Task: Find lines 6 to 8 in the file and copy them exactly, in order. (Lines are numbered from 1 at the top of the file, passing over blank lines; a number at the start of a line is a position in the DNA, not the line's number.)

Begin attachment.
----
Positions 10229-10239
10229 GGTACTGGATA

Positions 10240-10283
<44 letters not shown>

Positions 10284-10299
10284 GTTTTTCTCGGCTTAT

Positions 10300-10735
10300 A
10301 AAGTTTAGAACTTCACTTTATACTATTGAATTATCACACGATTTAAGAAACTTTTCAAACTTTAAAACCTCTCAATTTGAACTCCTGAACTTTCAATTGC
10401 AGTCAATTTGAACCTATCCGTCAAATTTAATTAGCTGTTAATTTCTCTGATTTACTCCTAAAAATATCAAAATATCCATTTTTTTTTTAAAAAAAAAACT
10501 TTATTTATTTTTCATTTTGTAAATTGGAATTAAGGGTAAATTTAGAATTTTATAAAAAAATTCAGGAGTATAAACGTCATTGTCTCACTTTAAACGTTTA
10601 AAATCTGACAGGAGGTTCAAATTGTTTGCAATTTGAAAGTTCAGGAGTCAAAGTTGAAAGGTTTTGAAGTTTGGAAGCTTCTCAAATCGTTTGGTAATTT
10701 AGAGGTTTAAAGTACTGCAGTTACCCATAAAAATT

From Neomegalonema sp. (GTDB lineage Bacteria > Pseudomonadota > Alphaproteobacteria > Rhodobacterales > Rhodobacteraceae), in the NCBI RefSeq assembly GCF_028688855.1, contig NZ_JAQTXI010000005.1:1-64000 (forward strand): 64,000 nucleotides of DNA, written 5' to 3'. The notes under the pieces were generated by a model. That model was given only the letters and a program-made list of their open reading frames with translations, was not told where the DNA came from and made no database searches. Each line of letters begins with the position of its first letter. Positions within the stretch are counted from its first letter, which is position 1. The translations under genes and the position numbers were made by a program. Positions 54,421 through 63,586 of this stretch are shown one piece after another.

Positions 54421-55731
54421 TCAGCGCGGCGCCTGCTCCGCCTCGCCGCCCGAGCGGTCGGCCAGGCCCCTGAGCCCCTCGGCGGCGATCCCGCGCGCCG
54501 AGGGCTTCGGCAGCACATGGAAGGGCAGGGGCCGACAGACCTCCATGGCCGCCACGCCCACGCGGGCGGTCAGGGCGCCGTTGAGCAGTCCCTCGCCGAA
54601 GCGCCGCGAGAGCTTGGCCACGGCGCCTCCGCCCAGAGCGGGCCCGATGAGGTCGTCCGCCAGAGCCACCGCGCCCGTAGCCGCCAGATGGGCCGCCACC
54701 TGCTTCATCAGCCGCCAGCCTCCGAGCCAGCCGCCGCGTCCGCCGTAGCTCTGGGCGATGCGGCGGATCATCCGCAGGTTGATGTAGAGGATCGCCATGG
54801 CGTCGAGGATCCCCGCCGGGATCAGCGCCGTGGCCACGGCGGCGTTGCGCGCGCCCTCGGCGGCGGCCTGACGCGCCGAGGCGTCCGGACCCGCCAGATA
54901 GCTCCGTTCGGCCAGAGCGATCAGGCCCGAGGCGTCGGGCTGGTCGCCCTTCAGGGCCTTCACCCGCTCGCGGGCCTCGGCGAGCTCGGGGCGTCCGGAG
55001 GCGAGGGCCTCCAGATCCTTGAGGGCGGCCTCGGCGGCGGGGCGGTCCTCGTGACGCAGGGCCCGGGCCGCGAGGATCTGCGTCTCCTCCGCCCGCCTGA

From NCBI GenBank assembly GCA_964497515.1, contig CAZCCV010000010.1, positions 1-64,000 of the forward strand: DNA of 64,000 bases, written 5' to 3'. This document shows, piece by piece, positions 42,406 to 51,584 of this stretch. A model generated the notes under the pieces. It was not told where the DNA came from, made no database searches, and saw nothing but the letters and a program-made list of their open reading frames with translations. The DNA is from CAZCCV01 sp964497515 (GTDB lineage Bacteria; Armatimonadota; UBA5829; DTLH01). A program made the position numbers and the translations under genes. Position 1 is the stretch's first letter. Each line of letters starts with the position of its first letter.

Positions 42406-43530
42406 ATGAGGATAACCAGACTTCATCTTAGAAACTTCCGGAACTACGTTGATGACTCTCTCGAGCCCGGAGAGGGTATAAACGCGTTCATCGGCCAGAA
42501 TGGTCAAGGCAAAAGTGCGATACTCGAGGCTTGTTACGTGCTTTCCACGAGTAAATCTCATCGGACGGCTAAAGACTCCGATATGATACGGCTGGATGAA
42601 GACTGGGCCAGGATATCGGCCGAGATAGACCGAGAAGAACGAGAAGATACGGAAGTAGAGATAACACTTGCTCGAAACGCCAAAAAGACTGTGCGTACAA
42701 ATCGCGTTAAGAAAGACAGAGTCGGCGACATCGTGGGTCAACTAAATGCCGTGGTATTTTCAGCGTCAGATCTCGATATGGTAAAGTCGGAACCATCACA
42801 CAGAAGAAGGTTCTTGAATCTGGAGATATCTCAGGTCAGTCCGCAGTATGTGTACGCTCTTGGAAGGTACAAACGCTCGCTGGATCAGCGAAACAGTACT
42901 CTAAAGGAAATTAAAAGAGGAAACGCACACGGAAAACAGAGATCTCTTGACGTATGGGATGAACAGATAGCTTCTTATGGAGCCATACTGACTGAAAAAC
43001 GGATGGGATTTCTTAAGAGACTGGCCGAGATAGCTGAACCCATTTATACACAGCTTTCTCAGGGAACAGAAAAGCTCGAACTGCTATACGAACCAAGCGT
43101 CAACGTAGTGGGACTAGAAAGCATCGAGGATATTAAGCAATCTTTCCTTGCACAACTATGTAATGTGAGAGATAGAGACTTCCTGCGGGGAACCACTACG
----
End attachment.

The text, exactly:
10284 GTTTTTCTCGGCTTAT

Positions 10300-10735
10300 A